Saturday 12 March 2011

Homage to Japan – Catching Up With the Fukushima State of Emergency

Illusions depend a great deal upon not being in full possession of the facts. To see the kaiju eiga genre as the obsession of a culture repeatedly rehearsing its unvoiced fears of nuclear obliteration or natural catastrophe is to explain little and to obscure a great deal more. It is also an attitude based upon a very selective view of Japan’s filmic output. For example, in the decade that witnessed the rise of Godzilla, films explicitly confronting Japan’s continuing nuclear nightmare, such as Kaneto’s Shindo’s Children of Hiroshima and Lucky Dragon No. 5, were also being released. Ishiro Honda himself had visited Hiroshima in 1946 and had wanted to convey in Gojira some of the horrors which he experienced there. Unfortunately, the film’s references to bomb shelters, Nagasaki and its pleas for nuclear disarmament were deleted from the English-language version by its American distributors. Godzilla, however, had already selected a very different target for himself. It was a disaster area still waiting to happen, and each time he returned to it, he became more a part of its future than its past.

By 1945, Allied air raids had reduced most of Tokyo to smoking embers. Its predominantly wooden buildings had burned easily, resulting in the destruction of three-quarters of a million houses and the deaths of 100,000 of the city’s inhabitants. A further three million were left homeless. Today, as well as being one of the principal centres of world economic activity, the greater Tokyo area also houses an astonishing 25% of Japan’s entire population. This vast urban sprawl has come to be regarded by many as the ultimate megalopolis: the first city of the 21st Century. The planners and engineers responsible for its safety have also described it as a ‘disaster amplification mechanism’: a term which could just as easily be applied to Godzilla himself.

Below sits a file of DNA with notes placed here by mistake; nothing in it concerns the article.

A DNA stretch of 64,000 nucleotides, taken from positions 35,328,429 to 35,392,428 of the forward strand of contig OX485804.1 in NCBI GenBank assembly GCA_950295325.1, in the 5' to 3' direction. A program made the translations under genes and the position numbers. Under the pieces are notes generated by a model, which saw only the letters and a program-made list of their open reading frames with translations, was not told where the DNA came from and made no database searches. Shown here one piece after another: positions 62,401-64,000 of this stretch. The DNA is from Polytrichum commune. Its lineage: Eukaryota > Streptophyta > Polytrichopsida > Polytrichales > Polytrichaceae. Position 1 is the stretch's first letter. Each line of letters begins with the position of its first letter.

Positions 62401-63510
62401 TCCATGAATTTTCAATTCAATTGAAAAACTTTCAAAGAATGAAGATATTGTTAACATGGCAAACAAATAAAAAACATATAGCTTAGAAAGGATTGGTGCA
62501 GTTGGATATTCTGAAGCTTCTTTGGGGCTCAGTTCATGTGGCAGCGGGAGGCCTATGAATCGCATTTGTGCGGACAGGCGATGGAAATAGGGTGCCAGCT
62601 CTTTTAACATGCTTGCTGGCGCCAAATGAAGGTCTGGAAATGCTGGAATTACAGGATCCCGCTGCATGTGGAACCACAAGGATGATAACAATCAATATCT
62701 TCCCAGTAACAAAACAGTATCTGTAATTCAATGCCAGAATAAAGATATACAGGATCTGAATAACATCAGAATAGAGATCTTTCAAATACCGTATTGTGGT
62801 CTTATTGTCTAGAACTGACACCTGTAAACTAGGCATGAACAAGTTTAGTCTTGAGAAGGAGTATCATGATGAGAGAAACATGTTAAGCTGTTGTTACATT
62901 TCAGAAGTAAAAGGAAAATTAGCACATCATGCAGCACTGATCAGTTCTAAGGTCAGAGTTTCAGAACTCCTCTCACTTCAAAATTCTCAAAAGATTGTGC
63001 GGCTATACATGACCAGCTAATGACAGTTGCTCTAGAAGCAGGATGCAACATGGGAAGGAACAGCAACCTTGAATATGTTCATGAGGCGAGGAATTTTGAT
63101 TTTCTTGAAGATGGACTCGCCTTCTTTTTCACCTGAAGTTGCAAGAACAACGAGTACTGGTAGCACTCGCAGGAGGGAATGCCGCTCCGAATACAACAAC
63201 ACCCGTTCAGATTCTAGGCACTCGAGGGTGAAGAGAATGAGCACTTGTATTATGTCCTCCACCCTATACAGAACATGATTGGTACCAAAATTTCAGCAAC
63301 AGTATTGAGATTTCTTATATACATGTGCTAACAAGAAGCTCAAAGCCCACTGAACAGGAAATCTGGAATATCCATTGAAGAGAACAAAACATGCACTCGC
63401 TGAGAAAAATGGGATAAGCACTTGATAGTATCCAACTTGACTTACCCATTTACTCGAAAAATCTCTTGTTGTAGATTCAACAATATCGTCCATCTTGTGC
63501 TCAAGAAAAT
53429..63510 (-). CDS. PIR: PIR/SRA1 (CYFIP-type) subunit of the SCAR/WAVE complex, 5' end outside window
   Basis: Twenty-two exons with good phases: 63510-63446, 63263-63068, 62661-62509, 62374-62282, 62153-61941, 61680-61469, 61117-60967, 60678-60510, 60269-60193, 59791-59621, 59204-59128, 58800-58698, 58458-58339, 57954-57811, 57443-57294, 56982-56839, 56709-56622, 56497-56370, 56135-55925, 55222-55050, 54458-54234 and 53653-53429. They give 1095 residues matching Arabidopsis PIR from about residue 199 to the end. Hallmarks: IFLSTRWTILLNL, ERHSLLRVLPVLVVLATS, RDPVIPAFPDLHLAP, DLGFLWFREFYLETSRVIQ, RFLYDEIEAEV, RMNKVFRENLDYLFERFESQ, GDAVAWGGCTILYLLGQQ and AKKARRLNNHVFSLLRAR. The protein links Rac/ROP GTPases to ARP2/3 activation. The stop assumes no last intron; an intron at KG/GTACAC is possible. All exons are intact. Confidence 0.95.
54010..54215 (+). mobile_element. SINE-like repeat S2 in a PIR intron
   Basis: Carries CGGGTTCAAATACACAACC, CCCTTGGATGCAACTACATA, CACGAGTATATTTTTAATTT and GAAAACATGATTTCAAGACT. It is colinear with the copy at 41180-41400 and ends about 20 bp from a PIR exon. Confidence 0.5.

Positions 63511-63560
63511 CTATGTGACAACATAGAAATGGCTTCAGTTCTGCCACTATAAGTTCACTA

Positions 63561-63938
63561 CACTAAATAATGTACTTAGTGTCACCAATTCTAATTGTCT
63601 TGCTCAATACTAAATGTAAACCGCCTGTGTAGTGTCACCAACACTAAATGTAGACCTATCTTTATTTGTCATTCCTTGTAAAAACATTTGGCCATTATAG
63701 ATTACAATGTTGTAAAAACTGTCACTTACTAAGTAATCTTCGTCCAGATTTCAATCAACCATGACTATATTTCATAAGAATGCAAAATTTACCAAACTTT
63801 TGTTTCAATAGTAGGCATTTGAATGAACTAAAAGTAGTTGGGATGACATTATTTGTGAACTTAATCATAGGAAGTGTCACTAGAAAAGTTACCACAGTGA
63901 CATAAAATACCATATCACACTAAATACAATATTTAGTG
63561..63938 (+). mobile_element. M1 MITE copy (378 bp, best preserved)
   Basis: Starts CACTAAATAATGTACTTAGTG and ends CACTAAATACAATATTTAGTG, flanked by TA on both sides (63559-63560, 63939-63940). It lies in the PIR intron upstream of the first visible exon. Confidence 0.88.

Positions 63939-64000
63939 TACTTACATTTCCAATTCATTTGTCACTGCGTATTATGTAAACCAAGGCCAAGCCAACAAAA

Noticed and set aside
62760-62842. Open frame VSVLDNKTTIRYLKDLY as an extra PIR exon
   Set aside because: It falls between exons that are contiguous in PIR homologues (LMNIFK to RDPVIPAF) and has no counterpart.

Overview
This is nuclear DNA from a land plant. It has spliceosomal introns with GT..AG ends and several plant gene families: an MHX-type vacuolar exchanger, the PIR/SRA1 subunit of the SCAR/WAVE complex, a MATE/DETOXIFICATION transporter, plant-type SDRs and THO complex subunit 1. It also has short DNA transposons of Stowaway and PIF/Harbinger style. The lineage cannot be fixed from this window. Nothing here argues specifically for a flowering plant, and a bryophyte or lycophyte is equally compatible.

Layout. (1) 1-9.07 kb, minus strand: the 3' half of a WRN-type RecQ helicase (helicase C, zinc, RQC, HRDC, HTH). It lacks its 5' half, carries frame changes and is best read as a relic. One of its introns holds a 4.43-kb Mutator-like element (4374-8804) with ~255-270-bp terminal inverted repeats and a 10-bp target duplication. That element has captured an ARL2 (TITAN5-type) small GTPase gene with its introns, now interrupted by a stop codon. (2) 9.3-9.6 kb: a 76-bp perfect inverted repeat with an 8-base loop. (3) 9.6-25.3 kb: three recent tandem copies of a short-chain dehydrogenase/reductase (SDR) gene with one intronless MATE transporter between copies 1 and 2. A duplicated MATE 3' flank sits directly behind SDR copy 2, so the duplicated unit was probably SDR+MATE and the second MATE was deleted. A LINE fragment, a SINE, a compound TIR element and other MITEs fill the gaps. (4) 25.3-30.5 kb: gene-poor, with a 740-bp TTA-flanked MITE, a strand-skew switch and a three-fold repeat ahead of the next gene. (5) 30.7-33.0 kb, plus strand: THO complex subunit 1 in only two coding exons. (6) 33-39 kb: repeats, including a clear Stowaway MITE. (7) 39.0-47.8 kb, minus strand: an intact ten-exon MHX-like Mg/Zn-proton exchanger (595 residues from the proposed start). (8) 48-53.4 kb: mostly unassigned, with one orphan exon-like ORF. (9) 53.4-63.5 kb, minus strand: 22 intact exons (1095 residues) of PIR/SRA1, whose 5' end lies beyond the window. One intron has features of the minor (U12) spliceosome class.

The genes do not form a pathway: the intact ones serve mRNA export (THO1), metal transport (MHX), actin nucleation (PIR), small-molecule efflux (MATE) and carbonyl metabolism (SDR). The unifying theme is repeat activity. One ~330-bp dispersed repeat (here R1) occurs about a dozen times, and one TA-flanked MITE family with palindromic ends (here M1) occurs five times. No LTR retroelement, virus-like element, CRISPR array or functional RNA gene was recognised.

There is, however, something both reassuring and unsettling about the Tokyo which Honda and Tsuburaya had Godzilla smash so repeatedly. It never changed. No matter how far into the future the films were set, Tokyo always returned looking the same. In a universe increasingly populated by alien invaders, female psychics, killer androids and giant mecha, Tokyo’s vast centre-less sprawl seemed to expand into time and space, eternally rising unchanged from its own rubble. The more Godzilla demolished it, the more it came back, determined to survive.

From Tokyo Must Be Destroyed: Dreams of Tall Buildings and Monsters, written after the Kobe Earthquake, 1995

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